We should here conclude our notice of this publication : but we are really desirous to benefit the author, whatever he may think of the severe manner in which we have discharged our duty to the reader ; and we therefore do admonish him, most sincerely, that no talent for poetry is discoverable in • Rosalba,' but much unexceptionable English, and something that might be turned to a better account. Art. u. The Family Shakspeare, in Ten Volumes; in which

nothing is added to the original Text, but those words and Expressions are omitted which cannot with Propriety be read aloud in a Family. By Thomas Bowdler, Esq. F.R.S. and S.A. 18mo. 31. 38. "Boards. Longman and Co.

A family circle can scarcely obtain a more gratifying relaxation, on a winter's evening, than that which is afforded by reading aloud the plays of our immortal bard: but it would be more frequently indulged, if the licence of the times in which they were produced had not occasioned the introduction of too many expressions and allusions, which would raise a blush on the cheek of modesty, if understood; or which, if not comprehended, might create in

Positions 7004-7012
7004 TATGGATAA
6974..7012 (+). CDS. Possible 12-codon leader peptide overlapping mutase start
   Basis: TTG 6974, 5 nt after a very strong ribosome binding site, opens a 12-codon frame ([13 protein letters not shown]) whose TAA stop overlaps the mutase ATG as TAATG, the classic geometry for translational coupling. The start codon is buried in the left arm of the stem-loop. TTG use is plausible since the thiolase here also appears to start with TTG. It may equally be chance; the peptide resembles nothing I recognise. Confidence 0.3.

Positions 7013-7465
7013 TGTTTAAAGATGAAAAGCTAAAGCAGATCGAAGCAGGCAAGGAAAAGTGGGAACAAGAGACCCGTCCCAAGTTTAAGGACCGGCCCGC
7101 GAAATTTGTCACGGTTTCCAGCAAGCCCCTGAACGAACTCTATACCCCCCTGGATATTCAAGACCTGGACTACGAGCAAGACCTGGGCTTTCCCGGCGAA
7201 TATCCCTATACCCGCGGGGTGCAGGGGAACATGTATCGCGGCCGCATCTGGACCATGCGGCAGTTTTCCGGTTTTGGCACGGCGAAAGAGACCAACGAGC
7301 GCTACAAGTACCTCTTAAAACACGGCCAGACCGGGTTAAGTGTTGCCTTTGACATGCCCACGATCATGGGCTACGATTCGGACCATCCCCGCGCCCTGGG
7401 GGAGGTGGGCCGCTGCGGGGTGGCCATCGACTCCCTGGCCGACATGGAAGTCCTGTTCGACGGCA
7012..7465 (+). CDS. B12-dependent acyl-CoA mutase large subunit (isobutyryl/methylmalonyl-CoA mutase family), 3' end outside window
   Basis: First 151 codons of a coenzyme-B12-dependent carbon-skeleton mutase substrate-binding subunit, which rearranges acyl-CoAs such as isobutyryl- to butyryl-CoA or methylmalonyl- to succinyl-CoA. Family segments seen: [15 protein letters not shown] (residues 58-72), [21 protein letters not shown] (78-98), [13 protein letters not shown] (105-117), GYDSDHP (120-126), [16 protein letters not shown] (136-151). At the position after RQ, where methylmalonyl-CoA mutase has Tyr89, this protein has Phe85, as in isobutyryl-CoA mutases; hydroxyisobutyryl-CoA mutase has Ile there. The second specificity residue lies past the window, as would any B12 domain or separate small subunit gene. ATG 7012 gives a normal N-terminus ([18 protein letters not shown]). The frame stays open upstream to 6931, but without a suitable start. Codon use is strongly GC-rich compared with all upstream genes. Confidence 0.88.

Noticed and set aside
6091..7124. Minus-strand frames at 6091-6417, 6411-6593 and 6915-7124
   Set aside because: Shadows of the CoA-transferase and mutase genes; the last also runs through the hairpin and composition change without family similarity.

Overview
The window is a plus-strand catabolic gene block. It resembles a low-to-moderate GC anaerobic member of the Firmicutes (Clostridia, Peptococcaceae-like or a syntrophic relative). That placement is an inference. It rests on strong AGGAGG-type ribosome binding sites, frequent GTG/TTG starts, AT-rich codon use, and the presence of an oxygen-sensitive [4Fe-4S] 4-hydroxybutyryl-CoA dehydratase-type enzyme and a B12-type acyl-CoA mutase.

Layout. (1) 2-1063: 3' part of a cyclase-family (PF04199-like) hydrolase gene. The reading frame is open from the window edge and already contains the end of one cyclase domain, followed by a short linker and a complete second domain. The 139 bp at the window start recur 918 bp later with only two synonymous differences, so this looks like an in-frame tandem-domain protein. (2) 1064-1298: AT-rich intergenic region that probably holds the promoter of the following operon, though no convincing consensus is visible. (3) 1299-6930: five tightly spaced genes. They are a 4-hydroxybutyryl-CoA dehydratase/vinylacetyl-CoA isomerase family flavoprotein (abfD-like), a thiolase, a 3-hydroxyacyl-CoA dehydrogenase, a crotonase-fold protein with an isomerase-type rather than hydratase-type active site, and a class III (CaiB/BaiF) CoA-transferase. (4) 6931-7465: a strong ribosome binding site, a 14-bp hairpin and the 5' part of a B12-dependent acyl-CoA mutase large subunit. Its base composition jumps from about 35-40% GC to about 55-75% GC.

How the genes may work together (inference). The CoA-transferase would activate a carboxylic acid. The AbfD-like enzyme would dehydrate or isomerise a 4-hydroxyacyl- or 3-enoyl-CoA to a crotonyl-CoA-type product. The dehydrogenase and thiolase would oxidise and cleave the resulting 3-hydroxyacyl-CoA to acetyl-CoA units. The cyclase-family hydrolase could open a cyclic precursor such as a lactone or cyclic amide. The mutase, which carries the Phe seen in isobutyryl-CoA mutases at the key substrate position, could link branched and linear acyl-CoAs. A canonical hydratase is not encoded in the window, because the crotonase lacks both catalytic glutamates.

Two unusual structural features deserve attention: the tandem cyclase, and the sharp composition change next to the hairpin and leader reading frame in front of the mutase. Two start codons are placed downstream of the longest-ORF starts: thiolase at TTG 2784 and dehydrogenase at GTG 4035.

quiries

quiries that a gentleman would find rather difficult to solve. An edition, therefore, which, by expunging such objectionable passages, enables a reader boldly to proceed, without fear that the next sentence may bring him to an aukward hiatus, is certainly a desirable accession to a family-library.

The work before us seems to fulfil its promise in this respect; and it is of little importance whether it has not exceeded it, considering the uses for which it is intended, and that such an edition will never be inspected for any critical purpose. We cannot, however, avoid remarking that in our opinion the editor has sometimes shewn the truth of the old saw, that the nicest person has the nastiest ideas, and has omitted many phrases as containing indelicacies which we cannot see, and of the guilt of which our bard, we think, is entirely innocent. In other cases, Mr. Bowdler seems to be rather fastidious in his alterations of a mere vulgarism that was appropriate to the character, and adopting in its place a genteeler word that has destroyed the spirit of the passage. The critical or religious and moral ideas of the editor seem also to be subject to some vicissitudes ; for he expunges in one place as coarse, or as unholy, or as indelicate, words which in another he allows to stand, without any apparent reason for the alteration in his opinions.

In our Number for October, 1807, we noticed a work under the same title, in four volumes; which contained only twenty of the plays. Art. 12.

Hacho ; or, The Spell of St. Wilten'; and other Poems.